Ray Kettlewell Paddles.


When I arrived to these shores in 2010, my wife took me out canoeing. I’d been in a canoe before, but only on a handful of occasions, and never anywhere as idyllic as the Canadian backcountry. A canoe instructor in a previous life, she taught me some of the basics, beginning with the essential ‘J’ stroke.

I have fond memories those first trips, packing up her little yellow Mazda with dry bags, paddles, dog,  then strapping the canoe to the roof and heading east for the North Frontenac parklands. Each camp fire roared with the frustration of a ten year camping hiatus, self-imposed, following a number of disappointing experiences in the UK – too many trips ruined by the drunken antics of locals.

The camp fires are a lot smaller these days, but my love of the outdoors is just as strong. Canadians quite clearly understand that the solace of the outdoors is a sacred right. We’ve always been free to enjoy the wilderness without disruption.

Once the tent is pitched and dinner is warming your belly, not much in life can compare to a twighlight paddle. My first was by the light of a ruddy-hued sunset on the glassy waters of an almost deserted Mazinaw Lake. I quickly learned that a quiet paddle is a good one – splashing is just not cricket old bean – it spoils the tranquility and it’s inefficient.

Let it be known,  a few years of lakewater canoeing doth not maketh an expert paddler, so I don’t labour under the belief that expensive custom paddles will make much of a difference to my abilities. But when our friends (thanks James and Liz!) bought us a pair of fine Ray Kettlewell Ottertails as a wedding gift,  I was pretty chuffed. No harm in looking the part, nor is it a sin to be supporting a renowned Canadian artisan. I’m always a fan of fine craftsmanship, especially superior products made with wood (See Audi Duo Series, Fender Stratocaster, Renovatia). Ray fashions his paddles out of single pieces of strong,  kiln-dried cherry. The Ottertails look beautiful, almost too good to take out. I’m told they will darken to a richer mahogany colour over the years. They feel well-balanced, I like the grips, and handled properly they really are quiet through those still lake waters.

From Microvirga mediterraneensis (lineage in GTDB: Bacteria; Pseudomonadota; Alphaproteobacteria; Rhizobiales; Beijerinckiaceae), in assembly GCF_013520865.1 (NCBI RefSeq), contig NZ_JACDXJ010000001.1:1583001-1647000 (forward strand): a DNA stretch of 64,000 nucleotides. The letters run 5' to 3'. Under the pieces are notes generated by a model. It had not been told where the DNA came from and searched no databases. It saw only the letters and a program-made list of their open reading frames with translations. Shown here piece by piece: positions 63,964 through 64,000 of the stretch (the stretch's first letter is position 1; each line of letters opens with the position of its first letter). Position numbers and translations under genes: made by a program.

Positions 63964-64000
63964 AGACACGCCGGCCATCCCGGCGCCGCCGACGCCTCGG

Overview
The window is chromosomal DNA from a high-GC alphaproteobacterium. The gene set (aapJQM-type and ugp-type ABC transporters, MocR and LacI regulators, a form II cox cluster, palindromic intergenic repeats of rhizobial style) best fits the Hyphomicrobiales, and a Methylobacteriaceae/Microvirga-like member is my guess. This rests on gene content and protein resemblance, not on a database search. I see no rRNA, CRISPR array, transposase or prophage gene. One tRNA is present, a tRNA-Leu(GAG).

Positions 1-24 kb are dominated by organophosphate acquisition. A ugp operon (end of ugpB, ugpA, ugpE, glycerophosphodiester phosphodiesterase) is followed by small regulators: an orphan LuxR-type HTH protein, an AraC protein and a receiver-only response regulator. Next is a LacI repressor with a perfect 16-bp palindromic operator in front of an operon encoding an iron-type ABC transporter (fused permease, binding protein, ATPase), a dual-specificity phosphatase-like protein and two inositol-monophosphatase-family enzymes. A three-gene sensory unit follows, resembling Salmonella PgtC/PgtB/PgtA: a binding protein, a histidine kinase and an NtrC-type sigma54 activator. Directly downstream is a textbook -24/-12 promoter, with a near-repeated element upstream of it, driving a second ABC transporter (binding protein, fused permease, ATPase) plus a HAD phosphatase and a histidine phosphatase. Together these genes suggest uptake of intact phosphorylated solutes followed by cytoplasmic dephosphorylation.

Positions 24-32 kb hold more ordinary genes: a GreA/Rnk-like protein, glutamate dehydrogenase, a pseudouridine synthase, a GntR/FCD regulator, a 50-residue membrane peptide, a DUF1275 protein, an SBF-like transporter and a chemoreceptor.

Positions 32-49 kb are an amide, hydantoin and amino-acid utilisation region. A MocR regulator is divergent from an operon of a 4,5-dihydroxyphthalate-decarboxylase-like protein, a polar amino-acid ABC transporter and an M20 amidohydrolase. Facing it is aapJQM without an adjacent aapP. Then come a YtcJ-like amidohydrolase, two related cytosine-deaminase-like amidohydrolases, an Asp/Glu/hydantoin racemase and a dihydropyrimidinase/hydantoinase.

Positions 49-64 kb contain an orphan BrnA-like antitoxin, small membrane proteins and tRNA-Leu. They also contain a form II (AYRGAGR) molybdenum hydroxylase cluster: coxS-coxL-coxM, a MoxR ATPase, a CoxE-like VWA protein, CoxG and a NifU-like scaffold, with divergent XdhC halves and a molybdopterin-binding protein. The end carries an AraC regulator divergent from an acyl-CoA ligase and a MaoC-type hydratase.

Ray is taking a well-earned break from paddle making at the moment, but he’ll be back in the workshop come October 20th. Below are his details:

Ray Kettlewell
4599 County Road 121
Minden, Ontario
K0M 2A1

Email: ray@kettlewellpaddles.com



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